Kirkland & Ellis represented AppRiver with attorneys in the firm’s Palo Alto office.
RBC Capital Markets and Cowen & Co. provided financial advice to Zix while Evercore assisted AppRiver.
Zix is a long-time client of Baker Botts’ McDermett, who advised the company on its acquisitions of Erado and Greenview Data Inc. as well as the defense and settlement of a proxy fight launched by a 10 percent shareholder. The firm also represented Zix on a patent infringement litigation in the Eastern and Northern Districts of Texas with Echoworx concerning data encryption technology.
Zix’s purchase of AppRiver will be financed with a $175 million secured term loan provided by SunTrust and KeyBanc and a $100 million preferred equity investment in Zix being made by True Wind Capital, a San Francisco private equity firm that invests in the technology sector.
Jackson Walker advises Breck Partners on $100M debut fund
Breck Partners said it recently launched and is raising $100 million for its debut fund.
Cale McDowell, a partner with Jackson Walker’s Austin office, is counseling Breck.
The Dallas-based firm is led by Brad Brenneman and Brian Steinbrueck, who previously were partners at Wingate Partners. It plans to focus on investments in the paper/packaging, industrial services, auto/truck, building products, distribution/transportation/logistics and niche manufacturing industries.
Its hoped-for targets include companies with $50 million to $300 million in sales and strong market positions. It’s open to corporate carve-outs or divestitures and profitable as well as unprofitable businesses.
The team’s prior investments included Dunn Paper, which was sold to Arbor Investments in 2016; Industrial Container Services, which was sold to Aurora Capital in 2011 at a 70 percent return on investment; Nekoosa Coated Products, which was sold to Sentinel Capital in 2017; S&N Communications, which was sold to Sun Capital; and Sunrise Oilfield Supply.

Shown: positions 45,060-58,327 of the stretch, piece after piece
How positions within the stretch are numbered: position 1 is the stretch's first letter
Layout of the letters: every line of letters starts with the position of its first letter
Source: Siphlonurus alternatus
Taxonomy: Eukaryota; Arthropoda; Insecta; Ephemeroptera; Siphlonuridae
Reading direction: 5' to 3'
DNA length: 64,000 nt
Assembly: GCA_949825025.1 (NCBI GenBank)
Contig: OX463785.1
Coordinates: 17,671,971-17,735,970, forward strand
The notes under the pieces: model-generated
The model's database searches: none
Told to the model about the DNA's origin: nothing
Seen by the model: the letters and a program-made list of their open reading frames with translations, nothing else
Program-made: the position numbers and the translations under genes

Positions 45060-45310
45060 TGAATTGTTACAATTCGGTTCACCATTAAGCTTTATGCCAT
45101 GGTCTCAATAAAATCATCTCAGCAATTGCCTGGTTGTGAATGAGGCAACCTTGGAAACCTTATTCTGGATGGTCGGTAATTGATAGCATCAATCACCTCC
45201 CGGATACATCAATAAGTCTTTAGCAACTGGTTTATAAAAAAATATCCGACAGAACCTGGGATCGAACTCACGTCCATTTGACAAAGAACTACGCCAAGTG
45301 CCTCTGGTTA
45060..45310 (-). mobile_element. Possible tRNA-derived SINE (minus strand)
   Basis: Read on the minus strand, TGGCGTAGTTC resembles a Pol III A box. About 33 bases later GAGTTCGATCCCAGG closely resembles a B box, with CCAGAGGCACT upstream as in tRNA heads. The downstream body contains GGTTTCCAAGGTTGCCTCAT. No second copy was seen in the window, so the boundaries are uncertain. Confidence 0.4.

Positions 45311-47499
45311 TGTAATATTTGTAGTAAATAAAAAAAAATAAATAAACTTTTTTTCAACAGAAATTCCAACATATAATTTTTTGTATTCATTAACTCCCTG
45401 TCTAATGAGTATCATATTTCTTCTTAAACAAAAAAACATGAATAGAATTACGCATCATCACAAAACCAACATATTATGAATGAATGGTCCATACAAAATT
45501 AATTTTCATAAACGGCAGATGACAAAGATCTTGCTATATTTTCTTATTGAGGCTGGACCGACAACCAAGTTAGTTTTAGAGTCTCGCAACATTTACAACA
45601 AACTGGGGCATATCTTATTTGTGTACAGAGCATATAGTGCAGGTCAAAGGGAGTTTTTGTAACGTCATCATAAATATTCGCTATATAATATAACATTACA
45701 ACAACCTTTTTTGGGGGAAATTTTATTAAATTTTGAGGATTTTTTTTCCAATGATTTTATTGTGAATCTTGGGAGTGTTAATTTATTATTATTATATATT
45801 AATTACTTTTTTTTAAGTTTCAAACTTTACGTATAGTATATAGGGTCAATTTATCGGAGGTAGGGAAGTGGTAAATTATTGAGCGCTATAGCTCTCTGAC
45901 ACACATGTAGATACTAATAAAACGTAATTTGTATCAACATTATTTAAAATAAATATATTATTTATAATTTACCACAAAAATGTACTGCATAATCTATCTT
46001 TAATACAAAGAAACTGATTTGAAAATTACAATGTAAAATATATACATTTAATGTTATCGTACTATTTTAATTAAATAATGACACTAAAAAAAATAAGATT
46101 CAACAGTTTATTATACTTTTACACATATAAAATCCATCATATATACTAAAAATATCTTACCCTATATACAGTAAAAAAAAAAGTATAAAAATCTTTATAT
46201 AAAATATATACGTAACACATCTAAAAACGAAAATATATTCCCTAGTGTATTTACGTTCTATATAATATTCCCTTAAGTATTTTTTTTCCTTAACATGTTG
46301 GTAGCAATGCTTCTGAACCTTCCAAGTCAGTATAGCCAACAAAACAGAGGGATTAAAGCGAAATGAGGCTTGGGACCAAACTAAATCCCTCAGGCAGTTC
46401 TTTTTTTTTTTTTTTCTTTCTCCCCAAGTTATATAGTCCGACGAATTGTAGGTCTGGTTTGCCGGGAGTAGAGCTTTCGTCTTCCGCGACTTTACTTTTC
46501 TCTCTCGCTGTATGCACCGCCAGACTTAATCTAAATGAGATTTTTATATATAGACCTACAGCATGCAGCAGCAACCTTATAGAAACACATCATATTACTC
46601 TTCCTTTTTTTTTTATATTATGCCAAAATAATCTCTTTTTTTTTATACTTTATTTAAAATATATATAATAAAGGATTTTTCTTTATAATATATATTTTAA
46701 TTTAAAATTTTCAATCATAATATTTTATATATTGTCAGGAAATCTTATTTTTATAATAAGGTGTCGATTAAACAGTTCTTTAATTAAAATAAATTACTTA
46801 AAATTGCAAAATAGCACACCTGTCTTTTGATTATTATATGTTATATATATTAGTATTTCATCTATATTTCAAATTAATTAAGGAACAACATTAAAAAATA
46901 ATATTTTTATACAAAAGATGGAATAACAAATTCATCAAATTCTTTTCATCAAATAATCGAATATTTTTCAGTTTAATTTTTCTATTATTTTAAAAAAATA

Haynes & Boone, Jones Day advise on Alto’s $14.5M funding
Dallas on-demand ride startup Alto raised $14.5 million via two funding rounds from Road Ventures and Frog Ventures.
Led by CEO Will Coleman and chief customer officer Alexandra Halbardier, Alto is focused on safety and hospitality, employing its own vetted and trained drivers and managing its own fleet of new, well-maintained SUVs. It’s a member-based service in which riders can control the in-car experience from the music to climate.
Alto said it plans to initiate another fundraising round this spring to fuel growth and expansion. It hopes to expand to more cities this year and reach the national level by 2020.
V&E advises Pensa on $5M in funding from Signia
Austin-based Pensa Systems said it raised $5 million in additional funding from a group led by Signia Venture Partners. It has raised $7.2 million in total.
New investor Commerce Ventures also participated along with existing investors ZX Ventures, ATX Seed Ventures, Capital Factory and Revtech Ventures. Signia partner Ed Cluss will join Pensa’s board of directors.
Pensa said it will use the funding to accelerate deployment of its system for inventory visibility to help eliminate out-of-stock items, which are estimated to be a trillion-dollar blind spot for the retail industry.